As the number of cyberattacks increases, the need for qualified cybersecurity professionals becomes more pressing. Yet the field remains largely male-dominated. According to a 2022 joint study by the Global Cybersecurity Forum (GCF) and Boston Consulting Group (BGC), women make up only a quarter of the cybersecurity workforce.
The recently published report, titled “Empowering Women in Cybersecurity Is a Win-Win,” is based on a global survey of 2,000 female undergraduate students in science, technology, engineering, and mathematics (STEM) from 26 countries across six regions, along with interviews with 20 international subject matter experts.
The Importance of Closing the Cybersecurity Gender Gap
While men have always outnumbered women in many professions, the gap is especially pronounced in cybersecurity.
The lack of diversity among cybersecurity professionals has consequences for individual organizations and the profession as a whole.
For one, it can lead to an less welcoming environment for women and other underrepresented groups. This creates a self-perpetuating cycle in which fewer women enter the field, leading to an even smaller pool of potential recruits.
Leila Hoteit, a Boston Consulting Group (BGC) managing director and senior partner, says that closing the cybersecurity gender gap would solve an urgent demand in the field.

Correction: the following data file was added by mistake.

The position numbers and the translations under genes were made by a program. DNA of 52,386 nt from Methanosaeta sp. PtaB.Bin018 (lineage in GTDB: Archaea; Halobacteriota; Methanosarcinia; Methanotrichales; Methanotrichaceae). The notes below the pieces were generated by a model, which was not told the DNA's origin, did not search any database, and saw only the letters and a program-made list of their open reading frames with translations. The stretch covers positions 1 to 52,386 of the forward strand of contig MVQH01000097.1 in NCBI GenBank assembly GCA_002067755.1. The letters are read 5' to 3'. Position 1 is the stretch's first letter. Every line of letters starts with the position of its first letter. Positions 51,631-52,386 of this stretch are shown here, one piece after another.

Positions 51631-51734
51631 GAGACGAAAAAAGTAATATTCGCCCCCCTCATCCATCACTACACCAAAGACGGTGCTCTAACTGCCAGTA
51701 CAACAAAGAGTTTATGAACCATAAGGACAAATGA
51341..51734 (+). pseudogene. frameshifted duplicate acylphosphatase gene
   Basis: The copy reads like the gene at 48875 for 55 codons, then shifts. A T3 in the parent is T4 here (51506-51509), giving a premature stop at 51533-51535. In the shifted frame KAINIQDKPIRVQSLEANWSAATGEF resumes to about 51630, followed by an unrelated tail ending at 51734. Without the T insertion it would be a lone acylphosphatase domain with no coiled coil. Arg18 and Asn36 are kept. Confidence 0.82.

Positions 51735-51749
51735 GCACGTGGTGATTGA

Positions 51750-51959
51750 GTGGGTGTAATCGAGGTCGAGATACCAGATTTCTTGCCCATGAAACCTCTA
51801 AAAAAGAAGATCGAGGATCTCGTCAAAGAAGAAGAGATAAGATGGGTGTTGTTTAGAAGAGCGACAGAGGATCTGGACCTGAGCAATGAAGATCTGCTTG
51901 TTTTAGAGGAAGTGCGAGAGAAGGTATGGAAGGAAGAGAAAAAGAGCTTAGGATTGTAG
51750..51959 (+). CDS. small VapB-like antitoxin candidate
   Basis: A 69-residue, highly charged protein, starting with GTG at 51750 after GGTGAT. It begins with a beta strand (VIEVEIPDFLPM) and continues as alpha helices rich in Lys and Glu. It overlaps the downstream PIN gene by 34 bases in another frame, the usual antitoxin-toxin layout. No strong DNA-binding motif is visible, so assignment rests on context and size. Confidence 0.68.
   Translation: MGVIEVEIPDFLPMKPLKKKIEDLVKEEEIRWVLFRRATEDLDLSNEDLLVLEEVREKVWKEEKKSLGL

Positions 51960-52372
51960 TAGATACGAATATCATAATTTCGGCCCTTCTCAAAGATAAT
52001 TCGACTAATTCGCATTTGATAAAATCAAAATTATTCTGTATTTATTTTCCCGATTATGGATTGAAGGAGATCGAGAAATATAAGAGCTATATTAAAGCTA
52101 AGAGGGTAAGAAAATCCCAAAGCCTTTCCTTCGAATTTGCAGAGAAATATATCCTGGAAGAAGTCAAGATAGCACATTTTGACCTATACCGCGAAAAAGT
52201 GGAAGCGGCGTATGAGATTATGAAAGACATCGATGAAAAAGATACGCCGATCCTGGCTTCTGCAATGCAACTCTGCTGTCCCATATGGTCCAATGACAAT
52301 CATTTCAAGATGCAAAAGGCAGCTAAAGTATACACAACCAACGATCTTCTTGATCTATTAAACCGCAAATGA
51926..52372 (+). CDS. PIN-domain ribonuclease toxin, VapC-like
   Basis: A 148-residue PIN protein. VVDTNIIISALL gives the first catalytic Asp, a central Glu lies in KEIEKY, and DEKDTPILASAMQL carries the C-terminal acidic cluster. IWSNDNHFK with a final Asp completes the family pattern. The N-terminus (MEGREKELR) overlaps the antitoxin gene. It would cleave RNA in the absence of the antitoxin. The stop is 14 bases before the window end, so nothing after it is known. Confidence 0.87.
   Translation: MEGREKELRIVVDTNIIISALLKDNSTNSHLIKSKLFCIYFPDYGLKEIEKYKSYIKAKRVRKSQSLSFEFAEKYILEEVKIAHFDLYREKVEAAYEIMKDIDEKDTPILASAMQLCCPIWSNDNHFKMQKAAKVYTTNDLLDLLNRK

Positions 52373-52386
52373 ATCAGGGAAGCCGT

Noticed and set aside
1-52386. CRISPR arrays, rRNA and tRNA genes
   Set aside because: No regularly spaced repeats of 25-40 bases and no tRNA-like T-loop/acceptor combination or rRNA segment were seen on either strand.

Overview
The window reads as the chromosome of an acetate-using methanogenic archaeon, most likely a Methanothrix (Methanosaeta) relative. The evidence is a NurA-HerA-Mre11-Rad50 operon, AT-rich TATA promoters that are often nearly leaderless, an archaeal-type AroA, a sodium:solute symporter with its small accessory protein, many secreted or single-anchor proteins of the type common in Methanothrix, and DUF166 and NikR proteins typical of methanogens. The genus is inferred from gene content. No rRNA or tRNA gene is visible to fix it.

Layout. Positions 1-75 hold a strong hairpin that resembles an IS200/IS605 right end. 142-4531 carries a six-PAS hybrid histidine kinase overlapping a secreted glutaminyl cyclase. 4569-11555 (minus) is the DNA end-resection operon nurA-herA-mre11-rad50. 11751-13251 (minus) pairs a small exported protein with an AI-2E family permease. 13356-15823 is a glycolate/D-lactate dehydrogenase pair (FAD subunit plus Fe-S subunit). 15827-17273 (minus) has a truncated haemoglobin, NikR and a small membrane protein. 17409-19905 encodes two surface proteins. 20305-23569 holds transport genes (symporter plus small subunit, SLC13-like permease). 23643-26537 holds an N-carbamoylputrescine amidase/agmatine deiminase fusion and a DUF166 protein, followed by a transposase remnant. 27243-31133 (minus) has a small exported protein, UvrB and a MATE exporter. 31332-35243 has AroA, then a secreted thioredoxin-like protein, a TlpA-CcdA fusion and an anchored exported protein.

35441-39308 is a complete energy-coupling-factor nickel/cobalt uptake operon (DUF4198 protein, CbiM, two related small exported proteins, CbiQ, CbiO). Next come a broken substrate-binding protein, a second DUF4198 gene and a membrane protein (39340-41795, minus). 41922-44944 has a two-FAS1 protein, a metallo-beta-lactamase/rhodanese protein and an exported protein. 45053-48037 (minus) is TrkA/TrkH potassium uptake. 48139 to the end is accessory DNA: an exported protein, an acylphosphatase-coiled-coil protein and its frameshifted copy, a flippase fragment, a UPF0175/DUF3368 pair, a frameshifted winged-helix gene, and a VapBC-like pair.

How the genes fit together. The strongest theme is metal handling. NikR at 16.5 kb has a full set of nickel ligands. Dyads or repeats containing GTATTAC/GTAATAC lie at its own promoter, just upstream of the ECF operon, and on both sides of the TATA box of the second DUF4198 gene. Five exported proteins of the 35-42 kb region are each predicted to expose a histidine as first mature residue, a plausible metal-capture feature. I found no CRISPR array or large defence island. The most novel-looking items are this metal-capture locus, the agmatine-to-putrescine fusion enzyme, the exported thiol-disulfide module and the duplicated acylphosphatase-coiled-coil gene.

Companies are desperate for more workers, especially in regions where the shortfall in cybersecurity is critical. Latin America has 402,000 vacancies, while the Asia-Pacific (APAC) region needs whopping 1.4 million cybersecurity professionals to fill the gaps.
Still, the bitter truth is the tech world is still a man’s world. Gender stereotypes continue to perpetuate. These set the stage for prejudice and discrimination discouraging women from pursuing careers in science, technology, engineering, and math (STEM).
McKinsey research shows that women get fewer opportunities in tech, are less likely to win promotions, and many feel they need to work harder than their male coworkers to prove their worth.
While it’s true that women often get overlooked in tech, it’s important to remember that women aren’t limited by anything. There are many successful and highly skilled women in every field. Women in tech have the necessary skills to get the job done.
“The results of [our] report have shown that women are ready and prepared to fill the talent gap in the cybersecurity workforce,” said Alaa M. Alfaadhel, the Initiatives & Partnerships Lead at Global Cybersecurity Forum (GCF).
The report also highlights how bringing diverse perspectives strengthens an organization’s cyber resilience and improves business performance.
Businesses with a more diverse workforce can better identify potential security threats. This is because people from different backgrounds often have different perspectives on problems and can offer unique solutions.
Steps to Take to Improve Resilience
Organizations are looking for ways to improve their resilience in the face of increasing cyber threats. One way to do this is to close the gender gap in cybersecurity. Phil Cookson, tech recruiter, and director at Creative Resource, identified key steps organizations could take to improve their resilience by closing the cybersecurity gender gap: